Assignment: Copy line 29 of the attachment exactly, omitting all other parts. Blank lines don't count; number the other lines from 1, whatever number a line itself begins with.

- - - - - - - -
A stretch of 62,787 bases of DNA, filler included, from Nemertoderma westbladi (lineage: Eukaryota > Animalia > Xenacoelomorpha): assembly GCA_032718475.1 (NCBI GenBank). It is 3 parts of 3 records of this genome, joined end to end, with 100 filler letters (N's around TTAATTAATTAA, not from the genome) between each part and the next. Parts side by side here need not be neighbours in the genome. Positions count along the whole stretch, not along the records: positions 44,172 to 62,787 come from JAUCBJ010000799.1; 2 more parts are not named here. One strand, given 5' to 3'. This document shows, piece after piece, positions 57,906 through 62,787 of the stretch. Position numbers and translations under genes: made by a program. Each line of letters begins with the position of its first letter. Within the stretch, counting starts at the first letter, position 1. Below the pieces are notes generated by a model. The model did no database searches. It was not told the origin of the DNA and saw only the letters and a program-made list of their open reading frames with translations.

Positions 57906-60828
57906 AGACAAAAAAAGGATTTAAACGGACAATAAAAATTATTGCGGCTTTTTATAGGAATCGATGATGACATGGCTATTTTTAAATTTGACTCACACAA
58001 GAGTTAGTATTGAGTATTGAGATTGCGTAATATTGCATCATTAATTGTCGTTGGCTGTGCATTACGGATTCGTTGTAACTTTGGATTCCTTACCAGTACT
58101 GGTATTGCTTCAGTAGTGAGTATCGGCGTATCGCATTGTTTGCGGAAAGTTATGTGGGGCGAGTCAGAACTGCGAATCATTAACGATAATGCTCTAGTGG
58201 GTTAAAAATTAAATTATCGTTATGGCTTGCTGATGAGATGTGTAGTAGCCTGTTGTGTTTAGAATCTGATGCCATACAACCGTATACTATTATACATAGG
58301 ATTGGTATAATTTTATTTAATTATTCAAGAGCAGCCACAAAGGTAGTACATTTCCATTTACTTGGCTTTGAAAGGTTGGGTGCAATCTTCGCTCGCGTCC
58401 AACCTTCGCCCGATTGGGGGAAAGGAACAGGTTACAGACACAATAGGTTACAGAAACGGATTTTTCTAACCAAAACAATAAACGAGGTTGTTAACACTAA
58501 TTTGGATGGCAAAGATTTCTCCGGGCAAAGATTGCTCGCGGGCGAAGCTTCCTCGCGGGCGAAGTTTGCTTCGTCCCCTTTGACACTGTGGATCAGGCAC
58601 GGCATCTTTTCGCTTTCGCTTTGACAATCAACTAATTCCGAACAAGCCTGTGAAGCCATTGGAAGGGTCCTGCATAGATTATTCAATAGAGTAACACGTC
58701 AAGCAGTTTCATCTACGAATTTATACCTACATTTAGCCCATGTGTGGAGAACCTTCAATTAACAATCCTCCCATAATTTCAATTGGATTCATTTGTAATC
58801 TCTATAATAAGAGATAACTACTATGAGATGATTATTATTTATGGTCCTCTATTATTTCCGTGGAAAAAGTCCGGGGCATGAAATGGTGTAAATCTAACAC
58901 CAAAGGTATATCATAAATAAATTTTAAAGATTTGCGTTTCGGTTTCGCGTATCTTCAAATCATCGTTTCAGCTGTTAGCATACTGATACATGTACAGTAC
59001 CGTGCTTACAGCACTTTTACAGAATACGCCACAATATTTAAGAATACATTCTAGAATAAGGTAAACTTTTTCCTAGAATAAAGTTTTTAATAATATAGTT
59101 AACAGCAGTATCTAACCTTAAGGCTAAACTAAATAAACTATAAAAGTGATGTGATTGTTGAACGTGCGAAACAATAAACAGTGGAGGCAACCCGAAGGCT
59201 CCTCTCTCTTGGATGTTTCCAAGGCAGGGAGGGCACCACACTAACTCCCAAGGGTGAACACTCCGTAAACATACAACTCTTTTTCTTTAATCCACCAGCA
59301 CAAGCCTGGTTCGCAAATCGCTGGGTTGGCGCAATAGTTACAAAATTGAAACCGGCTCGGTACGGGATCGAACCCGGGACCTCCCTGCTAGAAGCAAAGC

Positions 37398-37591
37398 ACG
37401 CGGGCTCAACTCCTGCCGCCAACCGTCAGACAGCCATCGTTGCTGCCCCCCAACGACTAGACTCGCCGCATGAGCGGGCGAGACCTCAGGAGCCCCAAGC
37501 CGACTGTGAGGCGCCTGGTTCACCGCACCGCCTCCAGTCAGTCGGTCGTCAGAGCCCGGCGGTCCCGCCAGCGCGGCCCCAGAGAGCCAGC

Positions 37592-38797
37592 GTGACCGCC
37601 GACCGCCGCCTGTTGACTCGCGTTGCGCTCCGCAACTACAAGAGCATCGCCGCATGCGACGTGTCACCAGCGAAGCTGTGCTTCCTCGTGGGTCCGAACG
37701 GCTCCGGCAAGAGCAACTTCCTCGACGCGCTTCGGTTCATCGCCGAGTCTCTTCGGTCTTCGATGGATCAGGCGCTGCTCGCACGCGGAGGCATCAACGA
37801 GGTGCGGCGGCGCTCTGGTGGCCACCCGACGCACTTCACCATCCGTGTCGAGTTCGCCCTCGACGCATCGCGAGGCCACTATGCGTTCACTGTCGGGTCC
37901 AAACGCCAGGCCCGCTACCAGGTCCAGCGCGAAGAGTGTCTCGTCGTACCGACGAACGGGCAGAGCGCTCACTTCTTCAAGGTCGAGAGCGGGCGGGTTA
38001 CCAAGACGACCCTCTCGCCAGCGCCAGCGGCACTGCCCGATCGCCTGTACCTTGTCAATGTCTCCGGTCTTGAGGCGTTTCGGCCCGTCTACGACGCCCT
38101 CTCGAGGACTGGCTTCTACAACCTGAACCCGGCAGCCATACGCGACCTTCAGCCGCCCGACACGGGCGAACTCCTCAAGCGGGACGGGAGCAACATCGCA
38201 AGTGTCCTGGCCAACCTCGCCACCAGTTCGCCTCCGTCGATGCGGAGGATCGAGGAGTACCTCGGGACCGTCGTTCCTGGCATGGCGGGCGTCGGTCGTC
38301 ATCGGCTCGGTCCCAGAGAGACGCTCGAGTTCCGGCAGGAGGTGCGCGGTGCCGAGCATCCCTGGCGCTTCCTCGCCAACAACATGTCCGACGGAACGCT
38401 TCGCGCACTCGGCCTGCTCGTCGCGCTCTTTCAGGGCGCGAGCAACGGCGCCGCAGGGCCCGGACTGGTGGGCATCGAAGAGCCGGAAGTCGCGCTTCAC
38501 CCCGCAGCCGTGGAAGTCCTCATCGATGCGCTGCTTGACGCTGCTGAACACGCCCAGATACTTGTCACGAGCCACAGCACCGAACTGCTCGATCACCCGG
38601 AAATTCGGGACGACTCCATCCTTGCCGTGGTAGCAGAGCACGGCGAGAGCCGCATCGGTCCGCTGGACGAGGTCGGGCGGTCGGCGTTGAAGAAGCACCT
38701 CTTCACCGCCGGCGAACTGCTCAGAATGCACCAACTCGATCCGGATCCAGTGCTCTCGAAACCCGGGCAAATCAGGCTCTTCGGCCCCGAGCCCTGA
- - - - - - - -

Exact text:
38101 CTCGAGGACTGGCTTCTACAACCTGAACCCGGCAGCCATACGCGACCTTCAGCCGCCCGACACGGGCGAACTCCTCAAGCGGGACGGGAGCAACATCGCA